This will indeed give some power to the miners. But they have no incentives
in posting super high numbers as that means they won't get paid or they
will with a lot of delay.
This is not simply like setting the price for a product that has a fixed
quality. In the case of the mining services, setting the price also means
setting the quality of the product you offer (as higher price = higher
security). This is simply a way to let miners have have a say about the
quality of the product that they offer. They can always set 0 min fees and
settle for the lowest quality/ low price service, or maybe find out that
offering a better product for a higher price actually makes them more

On Fri, Mar 3, 2023, 3:45 AM WMOURA <> wrote:

> Hello,
> In my amateur opinion, I imagine that this would give excessive power to the 
> miner, introducing a bug in the system, because if the miner put an absurdly 
> high minimum rate intentionally or not, this would cause a serious problem, 
> or not.
> Em qua., 1 de mar. de 2023 às 17:25, Giuseppe B via bitcoin-dev <
>> escreveu:
>> Hello everyone,
>> I'm relatively new here so what I'm proposing could have already been
>> discussed, or may be flawed or inapplicable. I apologize for that.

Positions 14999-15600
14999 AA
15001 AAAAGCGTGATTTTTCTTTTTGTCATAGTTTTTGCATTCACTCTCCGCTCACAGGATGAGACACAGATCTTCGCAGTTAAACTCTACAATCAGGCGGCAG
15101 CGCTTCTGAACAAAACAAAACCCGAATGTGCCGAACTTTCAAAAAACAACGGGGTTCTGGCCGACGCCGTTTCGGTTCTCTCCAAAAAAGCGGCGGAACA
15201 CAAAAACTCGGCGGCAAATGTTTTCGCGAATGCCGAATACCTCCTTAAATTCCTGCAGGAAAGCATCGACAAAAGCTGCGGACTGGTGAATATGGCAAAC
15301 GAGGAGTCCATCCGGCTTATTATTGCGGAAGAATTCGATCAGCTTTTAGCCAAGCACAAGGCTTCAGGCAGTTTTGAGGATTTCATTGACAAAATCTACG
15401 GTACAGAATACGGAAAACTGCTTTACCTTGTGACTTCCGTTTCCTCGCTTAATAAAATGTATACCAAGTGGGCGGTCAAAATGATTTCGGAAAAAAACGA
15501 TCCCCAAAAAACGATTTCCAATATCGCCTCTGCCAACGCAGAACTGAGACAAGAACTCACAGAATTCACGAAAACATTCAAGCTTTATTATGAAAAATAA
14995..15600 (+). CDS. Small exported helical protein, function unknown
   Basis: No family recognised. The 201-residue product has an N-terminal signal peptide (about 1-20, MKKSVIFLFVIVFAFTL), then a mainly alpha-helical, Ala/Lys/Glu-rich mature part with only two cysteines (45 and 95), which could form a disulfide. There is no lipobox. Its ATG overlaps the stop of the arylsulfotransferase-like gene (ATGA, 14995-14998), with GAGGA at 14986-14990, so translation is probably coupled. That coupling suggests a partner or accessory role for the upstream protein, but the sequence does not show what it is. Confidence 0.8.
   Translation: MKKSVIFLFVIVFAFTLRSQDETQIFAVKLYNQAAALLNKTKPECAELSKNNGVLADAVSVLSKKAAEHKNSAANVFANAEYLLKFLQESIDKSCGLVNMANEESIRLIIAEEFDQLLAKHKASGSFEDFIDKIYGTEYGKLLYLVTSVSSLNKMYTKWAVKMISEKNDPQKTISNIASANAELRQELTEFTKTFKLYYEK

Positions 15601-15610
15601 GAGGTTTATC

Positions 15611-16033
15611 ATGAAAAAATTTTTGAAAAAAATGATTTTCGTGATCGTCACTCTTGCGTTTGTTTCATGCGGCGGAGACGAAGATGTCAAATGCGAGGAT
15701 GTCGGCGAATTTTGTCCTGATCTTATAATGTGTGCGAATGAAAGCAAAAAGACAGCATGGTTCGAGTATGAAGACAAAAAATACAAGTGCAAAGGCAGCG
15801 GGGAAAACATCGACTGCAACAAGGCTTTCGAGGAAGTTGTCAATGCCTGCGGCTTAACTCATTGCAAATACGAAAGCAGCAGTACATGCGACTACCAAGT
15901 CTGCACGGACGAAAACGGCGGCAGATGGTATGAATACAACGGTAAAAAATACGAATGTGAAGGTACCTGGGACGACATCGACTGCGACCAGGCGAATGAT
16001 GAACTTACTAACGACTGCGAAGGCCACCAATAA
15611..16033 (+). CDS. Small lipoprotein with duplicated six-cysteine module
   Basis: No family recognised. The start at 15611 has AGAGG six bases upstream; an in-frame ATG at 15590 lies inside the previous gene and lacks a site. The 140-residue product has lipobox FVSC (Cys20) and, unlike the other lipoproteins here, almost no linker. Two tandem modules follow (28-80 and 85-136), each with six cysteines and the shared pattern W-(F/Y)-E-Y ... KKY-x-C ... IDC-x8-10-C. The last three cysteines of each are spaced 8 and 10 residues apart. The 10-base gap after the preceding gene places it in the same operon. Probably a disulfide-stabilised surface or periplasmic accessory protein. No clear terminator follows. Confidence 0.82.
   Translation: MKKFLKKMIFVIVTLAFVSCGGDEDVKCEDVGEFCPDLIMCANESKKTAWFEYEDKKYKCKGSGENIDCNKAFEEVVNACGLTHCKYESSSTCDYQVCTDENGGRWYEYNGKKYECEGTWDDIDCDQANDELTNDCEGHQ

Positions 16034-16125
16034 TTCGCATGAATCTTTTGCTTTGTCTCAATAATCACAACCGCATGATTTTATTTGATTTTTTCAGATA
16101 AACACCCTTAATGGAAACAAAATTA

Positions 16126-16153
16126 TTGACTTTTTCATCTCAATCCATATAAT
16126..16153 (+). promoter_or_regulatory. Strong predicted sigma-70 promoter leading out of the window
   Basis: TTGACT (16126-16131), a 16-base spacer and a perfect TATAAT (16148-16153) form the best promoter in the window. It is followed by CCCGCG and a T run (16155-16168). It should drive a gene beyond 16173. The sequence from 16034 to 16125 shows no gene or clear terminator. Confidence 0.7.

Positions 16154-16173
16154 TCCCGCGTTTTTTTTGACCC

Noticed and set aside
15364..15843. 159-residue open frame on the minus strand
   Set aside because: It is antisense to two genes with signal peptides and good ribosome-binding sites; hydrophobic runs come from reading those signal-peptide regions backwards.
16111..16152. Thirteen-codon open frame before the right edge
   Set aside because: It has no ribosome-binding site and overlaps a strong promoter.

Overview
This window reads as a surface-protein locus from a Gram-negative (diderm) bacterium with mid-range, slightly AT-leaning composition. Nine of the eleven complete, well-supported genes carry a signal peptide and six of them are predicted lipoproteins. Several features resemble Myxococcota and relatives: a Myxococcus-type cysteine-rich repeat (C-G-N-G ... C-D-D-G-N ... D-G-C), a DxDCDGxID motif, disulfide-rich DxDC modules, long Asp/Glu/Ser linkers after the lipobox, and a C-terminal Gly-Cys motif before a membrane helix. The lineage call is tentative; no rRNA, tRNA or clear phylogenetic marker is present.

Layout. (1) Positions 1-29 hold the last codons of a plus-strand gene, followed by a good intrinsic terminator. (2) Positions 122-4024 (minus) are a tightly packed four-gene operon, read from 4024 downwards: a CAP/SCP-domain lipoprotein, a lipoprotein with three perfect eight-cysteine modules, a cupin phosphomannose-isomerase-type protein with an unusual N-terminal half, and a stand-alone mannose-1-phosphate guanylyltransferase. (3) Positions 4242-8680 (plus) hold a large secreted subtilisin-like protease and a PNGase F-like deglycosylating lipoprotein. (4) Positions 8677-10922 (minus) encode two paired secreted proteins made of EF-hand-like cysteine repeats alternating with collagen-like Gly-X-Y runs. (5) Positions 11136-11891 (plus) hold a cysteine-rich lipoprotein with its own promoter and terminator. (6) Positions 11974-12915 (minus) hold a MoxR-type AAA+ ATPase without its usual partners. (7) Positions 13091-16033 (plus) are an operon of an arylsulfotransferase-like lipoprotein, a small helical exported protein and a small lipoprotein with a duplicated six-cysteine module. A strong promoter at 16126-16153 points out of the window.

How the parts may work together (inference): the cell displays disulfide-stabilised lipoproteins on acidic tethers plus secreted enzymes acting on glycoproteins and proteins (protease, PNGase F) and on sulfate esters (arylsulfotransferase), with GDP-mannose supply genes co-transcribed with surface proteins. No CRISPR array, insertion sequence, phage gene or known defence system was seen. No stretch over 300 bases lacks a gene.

>> I was picturing a situation where block rewards are almost zero, and the
>> base layer is mainly used as a settlement layer for relatively few large
>> transactions, since the majority of smaller ones goes through LN.
>> In such a case it may very well be that even if transaction amounts are
>> very consistent, transaction fees end up being very small since there is
>> enough space for everyone in a block. Users wouldn't mind paying higher
>> fees as they know that that would increase the network security, however
>> nobody wants to be the only one doing that. Miners would of course like
>> being paid more. So everyone involved would prefer higher fees but they
>> just stay low because that's the only rational individual choice.
>> Therefore I was imagining the introduction of a new protocol rule,
>> min_fees, that would work like this:
>> - the miner that gets to mine a block appends a min_fee field to the
>> block, specifying the minimum fees that need to be contained in the
>> following block in order for it to be valid.
>> - one can also mine an empty block and reset the min_fee, to avoid the
>> chain getting stuck.
>> min_fees could either represent the total fees of the following block, or
>> the minimal fee for each single transaction, as a percentage of the value
>> transacted. Both seem to have some merits and some potential drawbacks. Of
>> course min_fees=0 would correspond to the current situation.
>> It looks to me that this could have the potential to bring the
>> equilibrium closer to a socially optimal one (as opposed to individually
>> optimal), and to benefit the network security in the long term. Of course
>> it's just a rough sketch and it would deserve a much deeper analysis. I was
>> just interested in knowing if you think that the principle has some merit
>> or if it's not even worth discussing it for some reason that I'm not
>> considering.
>> Cheers,
>> Giuseppe.
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